In the decision to clear Macchiarini of misconduct (Swedish text), Karolinska states that the decision to operate on the first patient had been taken "after a clear process in health care including an evaluation by the ethics council of Karolinska Hospital". Macchiarini describes this process in...
Macchiarini operated in violation of the Nuremberg Code and of the Declaration of Helsinki, principles of ethics for medical experiments on humans that were written down as a reaction to what had become known in the doctors' trials after WWII.
But in this case, the record was not corrected from within science. Ethics committees gave the ok to Mengele-type experiments. Scientific peers (people in Italy, Delaere, colleagues at KI) tried to sound the alarm about discrepancies, there was an investigation, Gerdin reached clear conclusions...
He may have access to a stash of lab reports by older students? That was what I had, way way back. (I never copied though, just used them to learn.)
It is not uncommon to find plagiarism in introduction and background. I react strongly in such cases, the student is in trouble when I see that...
Thanks for reopening the thread. A very good summary by Gretchen Vogel was published in Science February 4.
Since then the secretary general of the Nobel committee has resigned, because he assumed that he would be investigated by a special inquiry. That inquiry will be headed by Sten Heckscher...
The whole system: peer review, collegiality, institutional checks and balances, ethics approval, science journalism, investigations into scientific misconduct.
None of this worked.
Extraordinary claims got published without even ordinary evidence.
Maybe you saw the piece about this star surgeon's personal life in Vanity Fair, mythomaniac lies about getting married by the Pope, Putin and the Obamas attending. If it is too good to be true, it probably ain't true.
The guy has a base in Sweden, at Karolinska Institutet, the home of the Nobel...
As you suspected, I suppose.
You can check your answers yourself: if you put back "t=20.81" in the first line of your equation, you will see that you are way off.
From your second line, one can see that cooling and heating have a ratio of about 2:1 in temperature.
It is not so easy to be creative for exams, retakes, and re-retakes on a number of courses each year. And it is bad for throughput.
I want to teach, give my students the opportunity to learn something. I do not want to be police. I have reported egregious cases of cheating to the board of...
If you look at the Earth's field as produced by a current loop, you are looking on a scale where the field is inhomogeneous. Then there is a force between the two. But a current loop cannot produce a homogeneous field.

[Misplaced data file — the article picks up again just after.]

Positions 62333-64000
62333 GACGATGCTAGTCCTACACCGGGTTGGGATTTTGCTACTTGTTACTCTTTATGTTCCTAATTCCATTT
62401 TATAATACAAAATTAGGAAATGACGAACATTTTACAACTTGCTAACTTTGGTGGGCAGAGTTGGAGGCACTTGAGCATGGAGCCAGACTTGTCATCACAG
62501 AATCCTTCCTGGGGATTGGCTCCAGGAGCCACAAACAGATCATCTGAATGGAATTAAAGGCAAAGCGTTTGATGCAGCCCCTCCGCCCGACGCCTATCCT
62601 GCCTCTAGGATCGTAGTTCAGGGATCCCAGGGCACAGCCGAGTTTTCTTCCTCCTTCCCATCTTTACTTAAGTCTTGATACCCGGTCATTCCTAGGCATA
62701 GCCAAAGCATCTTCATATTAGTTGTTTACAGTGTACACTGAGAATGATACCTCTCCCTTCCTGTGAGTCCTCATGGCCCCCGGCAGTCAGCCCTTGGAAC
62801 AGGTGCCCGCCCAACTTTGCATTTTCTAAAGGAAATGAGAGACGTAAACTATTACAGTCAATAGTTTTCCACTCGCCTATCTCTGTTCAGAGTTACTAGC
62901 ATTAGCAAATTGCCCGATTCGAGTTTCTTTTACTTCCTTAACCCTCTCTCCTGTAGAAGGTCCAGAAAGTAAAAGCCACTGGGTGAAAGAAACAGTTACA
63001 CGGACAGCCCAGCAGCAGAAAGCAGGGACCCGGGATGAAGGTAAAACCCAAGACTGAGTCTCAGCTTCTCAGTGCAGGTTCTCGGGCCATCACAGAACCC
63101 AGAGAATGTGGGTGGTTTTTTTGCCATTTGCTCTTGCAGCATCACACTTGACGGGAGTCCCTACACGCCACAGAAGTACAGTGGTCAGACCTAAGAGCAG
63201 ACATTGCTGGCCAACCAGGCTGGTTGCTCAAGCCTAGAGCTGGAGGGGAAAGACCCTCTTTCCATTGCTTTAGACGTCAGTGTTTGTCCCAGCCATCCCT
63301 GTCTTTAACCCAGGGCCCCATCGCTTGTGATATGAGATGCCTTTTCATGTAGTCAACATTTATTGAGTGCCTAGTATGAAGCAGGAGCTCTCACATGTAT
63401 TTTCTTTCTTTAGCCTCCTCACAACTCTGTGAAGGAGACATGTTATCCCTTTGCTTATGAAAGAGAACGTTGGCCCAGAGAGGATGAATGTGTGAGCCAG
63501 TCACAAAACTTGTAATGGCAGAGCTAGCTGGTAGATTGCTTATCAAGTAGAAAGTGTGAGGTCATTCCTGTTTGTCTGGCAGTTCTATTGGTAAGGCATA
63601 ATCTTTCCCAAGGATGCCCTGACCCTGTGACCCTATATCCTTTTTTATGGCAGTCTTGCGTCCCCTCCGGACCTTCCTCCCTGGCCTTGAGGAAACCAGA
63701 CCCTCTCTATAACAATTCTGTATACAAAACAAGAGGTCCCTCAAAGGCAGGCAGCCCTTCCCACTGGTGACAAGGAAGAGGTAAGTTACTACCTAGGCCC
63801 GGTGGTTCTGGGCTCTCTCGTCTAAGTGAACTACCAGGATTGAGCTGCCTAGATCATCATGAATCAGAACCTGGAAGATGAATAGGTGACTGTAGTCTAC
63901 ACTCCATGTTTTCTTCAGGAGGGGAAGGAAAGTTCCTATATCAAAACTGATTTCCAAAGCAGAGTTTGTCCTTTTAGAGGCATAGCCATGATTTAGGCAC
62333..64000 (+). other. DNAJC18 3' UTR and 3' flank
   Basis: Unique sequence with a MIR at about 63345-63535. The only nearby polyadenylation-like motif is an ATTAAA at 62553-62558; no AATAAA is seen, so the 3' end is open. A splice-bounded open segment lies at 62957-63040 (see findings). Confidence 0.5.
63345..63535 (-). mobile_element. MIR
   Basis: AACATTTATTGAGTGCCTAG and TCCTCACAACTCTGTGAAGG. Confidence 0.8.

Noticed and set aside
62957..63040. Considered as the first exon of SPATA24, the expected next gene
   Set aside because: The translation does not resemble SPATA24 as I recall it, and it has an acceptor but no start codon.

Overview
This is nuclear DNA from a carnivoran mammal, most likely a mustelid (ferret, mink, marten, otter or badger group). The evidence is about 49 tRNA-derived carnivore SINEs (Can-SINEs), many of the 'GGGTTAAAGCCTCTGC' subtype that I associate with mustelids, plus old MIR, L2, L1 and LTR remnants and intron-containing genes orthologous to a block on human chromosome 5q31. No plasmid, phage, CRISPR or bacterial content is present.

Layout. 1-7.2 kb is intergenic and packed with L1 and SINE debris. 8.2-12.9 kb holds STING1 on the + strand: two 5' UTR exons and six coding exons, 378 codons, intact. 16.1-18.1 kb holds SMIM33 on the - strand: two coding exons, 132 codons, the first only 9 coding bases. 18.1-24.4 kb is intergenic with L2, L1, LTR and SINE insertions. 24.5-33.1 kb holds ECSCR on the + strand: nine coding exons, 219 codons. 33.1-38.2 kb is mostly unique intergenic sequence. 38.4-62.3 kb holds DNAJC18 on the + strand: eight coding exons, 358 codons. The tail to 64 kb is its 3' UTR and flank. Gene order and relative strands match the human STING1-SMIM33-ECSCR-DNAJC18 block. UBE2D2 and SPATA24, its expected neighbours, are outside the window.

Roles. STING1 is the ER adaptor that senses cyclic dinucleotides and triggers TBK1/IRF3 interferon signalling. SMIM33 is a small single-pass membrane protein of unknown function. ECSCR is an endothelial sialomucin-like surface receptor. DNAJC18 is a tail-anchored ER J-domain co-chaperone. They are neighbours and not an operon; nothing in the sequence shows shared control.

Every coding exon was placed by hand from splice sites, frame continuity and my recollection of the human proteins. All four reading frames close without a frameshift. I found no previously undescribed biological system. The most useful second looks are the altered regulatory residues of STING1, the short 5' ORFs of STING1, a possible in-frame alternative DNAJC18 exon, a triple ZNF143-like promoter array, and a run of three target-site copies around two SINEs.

(It may also help to remember that the gravitational attraction from an...
On the scale of the compass, the Earth's field is homogeneous. It only exerts a torque on the compass, otherwise there is no force between the two.
(I am not entirely sure if this is relevant as an answer.)
Units don't matter, just use the ratio.
It is quite a difference if the mass is oscillating up and down on a string or whether the string is in a transverse oscillation without the mass moving. Different kinds of motion, different formulas apply.
Or you could start looking at molecules, for example the energy levels of the H2 molecule. Then think about the energy levels of electrons in lithium clusters with increasing numbers of atoms. This leads to the tight-binding approximation of solids.
You can probably figure out how to obtain the resistance between opposite corners when all edges of the cube have equal resistance, but how would you do the general cube?
Other examples are messy nets of resistors, current sources, and voltage sources.
Of course the photoelectric current must depend on the color of the light. X-rays go straight through.
Here is a plot of the spectral response of some alkali photocathodes (note the logarithmic scale):
The best these optimized...
There is also this way:
It uses the gamma photons from...
The material with the largest band gap is lithium fluoride, LiF, about 11 eV. Beyond that, everything absorbs any vacuum-UV or x-ray. If you need windows, people use thin foils of low-Z elements like beryllium or boron nitride or carbon.
Avoid calculating with numbers that are so large or small that you do not have any intuition for it.
The basic number to remember is the gas constant, 8.3 joule per mole per kelvin. That way you can be more confident about your answer.
You are asking now not about x-rays, but about visible light. Then the band gap is important. Graphite does not have a band gap and is therefor opaque. Diamond has a large band gap and is transparent for visible light.
Metals are usually crystalline. It is difficult to make amorphous metals (metglass). They are not thermodynamically stable.
None of this matters for the x-ray attenuation length, unless one looks at minute details.
Nuclear motion does not matter at all for X-ray absorption. It is an atomic property. Band gaps only matter when one is doing high-resolution near-edge spectroscopy. Also melting only has an effect on minor details.
Lamps usually have a sticker saying the maximum allowed wattage. If you use bulbs with more power, you risk fire etc.
I guess that you used a halogen light bulb. Those need to be handled with care, the glass surface must not have fingerprints.